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Title: Essays on consumer choice for electric vehicles and potential adoption of autonomous vehicles in China
Author: Huang, Youlin
ISNI:       0000 0001 2441 9912
Awarding Body: University of Liverpool
Current Institution: University of Liverpool
Date of Award: 2020
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To address global sustainability challenges such as air pollution and energy shortage, massive attention has been paid to the research and development of low-carbon innovations. Electric vehicles (EVs), powered by electricity, are one of the most promising low-carbon innovations for helping reduce carbon emission and achieve sustainable developmental goals. EVs are also more likely to achieve partial or full autonomous driving in near future. Drawing on multi-level perspective (MLP), which views sustainable transition as a non-linear process, this thesis presents four empirical studies to examine the adoption and diffusion of EV, as well as the adoption of autonomous vehicles (AVs) in China. These four studies (i.e. Working Paper 1~4) were conducted from 2017 to 2019 by collecting three waves of stated preference (SP) experiment and surveys from a group of nationwide households in China. Specifically, Working Paper 1 studies the effect of generation and city in the EV transition. Inspired by findings of Working Paper 1, Working Paper 2 examines consumer preferences for adopting EVs in innovative business models, which addresses consumers’ concerns related to technology immaturity of EVs that Working Paper 1 identifies. As an extension of Working Paper 1, Working Paper 3 integrates the three waves of SP data to examine the dynamic consume preferences for EVs over time. The last working paper explores antecedents and mechanism of potential adoption of AV, as another pathway of future diffusion of EV and a future direction of automobility. Overall, this thesis identifies not only critical monetary, service and policy attributes that influence consumer preferences for EVs, but also the dynamic consumer preferences for EVs and a range of EV attributes over time, as well as the mechanism behind consumers’ potential adoption of AV. Specifically, the analyses unveil that (1) the young generation is not more inclined to adopt EV than the old generation as expected, but consumers in small cities show stronger preferences for EVs and such preferences are even growing over time; (2) battery-leasing business model is perceived as a substitute of EV-buying business model, while EV-leasing and EV-sharing business models are perceived independent; (3) individuals’ reasoning process affects their attitude and adoption intentions towards AVs, and two psychological traits (i.e., need for uniqueness and risk aversion) are antecedents to consumers’ reasoning process. Therefore, this thesis contributes to sustainable transition literature by empirically analysing the dynamic consumer preferences for sustainable innovations along with market development in the MLP. This research is also one of the first studies to quantitatively analyse the role of business models in influencing consumers’ adoption for sustainable innovations, and to analyse the effect of psychological traits on adopting AVs. This research offers policy and business implications for driving EV transition by contextualising public policies and marketing strategies, promoting collaborations among automakers, governments and service providers, communicating relevant policies, implementing alternative business models for EV adoption, and providing more experiential opportunities of EVs and AVs to potential adopters.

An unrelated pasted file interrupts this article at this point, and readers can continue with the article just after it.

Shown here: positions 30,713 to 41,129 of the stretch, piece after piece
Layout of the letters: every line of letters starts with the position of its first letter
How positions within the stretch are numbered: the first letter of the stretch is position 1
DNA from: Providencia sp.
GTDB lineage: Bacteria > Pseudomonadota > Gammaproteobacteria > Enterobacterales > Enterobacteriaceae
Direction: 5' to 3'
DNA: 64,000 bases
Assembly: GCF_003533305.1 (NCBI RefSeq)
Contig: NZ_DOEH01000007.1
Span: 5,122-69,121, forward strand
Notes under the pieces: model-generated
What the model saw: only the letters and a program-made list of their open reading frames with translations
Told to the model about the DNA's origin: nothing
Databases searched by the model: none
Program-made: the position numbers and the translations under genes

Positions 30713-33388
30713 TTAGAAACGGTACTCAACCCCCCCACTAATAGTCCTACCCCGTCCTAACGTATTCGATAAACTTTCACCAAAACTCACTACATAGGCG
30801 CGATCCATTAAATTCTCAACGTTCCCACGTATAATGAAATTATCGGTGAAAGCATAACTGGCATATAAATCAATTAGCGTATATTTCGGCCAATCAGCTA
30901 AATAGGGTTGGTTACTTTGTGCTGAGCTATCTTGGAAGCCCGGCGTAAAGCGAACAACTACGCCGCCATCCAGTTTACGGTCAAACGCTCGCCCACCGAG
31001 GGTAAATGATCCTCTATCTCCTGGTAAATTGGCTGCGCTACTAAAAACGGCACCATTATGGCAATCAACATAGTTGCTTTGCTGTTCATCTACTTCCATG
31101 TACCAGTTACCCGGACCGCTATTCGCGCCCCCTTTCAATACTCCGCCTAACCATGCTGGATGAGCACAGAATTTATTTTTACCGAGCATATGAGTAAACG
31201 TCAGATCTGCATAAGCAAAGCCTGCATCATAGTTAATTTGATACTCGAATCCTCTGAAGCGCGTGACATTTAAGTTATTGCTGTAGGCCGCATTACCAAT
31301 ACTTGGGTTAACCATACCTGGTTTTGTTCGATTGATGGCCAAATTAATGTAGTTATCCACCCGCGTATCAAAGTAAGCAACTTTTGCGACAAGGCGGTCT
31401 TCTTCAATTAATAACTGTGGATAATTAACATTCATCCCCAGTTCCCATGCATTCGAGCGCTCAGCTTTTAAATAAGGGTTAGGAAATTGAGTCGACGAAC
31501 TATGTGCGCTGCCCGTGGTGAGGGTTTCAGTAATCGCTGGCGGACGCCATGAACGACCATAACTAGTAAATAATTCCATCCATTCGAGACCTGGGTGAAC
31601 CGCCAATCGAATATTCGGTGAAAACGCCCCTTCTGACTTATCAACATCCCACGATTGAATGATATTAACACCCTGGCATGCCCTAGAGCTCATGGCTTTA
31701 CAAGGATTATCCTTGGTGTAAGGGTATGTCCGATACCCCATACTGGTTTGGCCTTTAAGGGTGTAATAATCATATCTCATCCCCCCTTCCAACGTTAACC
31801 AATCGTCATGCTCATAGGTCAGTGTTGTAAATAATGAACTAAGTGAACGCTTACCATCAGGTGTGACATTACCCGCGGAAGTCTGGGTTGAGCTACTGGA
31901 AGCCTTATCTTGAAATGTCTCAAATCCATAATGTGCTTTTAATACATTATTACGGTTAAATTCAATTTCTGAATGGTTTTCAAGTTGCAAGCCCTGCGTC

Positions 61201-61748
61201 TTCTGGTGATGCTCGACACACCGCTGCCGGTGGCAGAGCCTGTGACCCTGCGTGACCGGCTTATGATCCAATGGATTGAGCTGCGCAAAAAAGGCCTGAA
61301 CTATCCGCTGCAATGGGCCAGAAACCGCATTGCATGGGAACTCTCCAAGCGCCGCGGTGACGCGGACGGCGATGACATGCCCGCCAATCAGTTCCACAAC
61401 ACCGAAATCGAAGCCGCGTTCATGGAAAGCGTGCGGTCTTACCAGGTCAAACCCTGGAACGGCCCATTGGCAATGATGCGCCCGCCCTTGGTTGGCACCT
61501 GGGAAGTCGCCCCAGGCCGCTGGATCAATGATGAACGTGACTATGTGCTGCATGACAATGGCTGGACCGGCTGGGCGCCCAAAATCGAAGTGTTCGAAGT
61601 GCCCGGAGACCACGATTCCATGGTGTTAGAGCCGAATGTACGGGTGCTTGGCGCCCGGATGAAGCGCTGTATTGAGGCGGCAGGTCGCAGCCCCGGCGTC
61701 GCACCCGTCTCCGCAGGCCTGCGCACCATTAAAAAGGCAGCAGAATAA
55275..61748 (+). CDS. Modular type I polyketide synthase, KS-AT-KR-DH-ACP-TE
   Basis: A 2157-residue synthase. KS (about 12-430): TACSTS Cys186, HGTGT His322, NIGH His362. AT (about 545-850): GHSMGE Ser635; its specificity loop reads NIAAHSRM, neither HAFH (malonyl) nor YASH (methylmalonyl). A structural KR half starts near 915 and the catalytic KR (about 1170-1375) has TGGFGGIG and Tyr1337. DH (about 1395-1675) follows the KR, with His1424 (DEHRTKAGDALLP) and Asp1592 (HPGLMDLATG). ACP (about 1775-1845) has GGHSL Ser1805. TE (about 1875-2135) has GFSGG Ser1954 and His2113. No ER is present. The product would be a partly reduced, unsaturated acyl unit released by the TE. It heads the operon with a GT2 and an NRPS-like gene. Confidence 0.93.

Supervisor: Not available Sponsor: Not available
Qualification Name: Thesis (Ph.D.) Qualification Level: Doctoral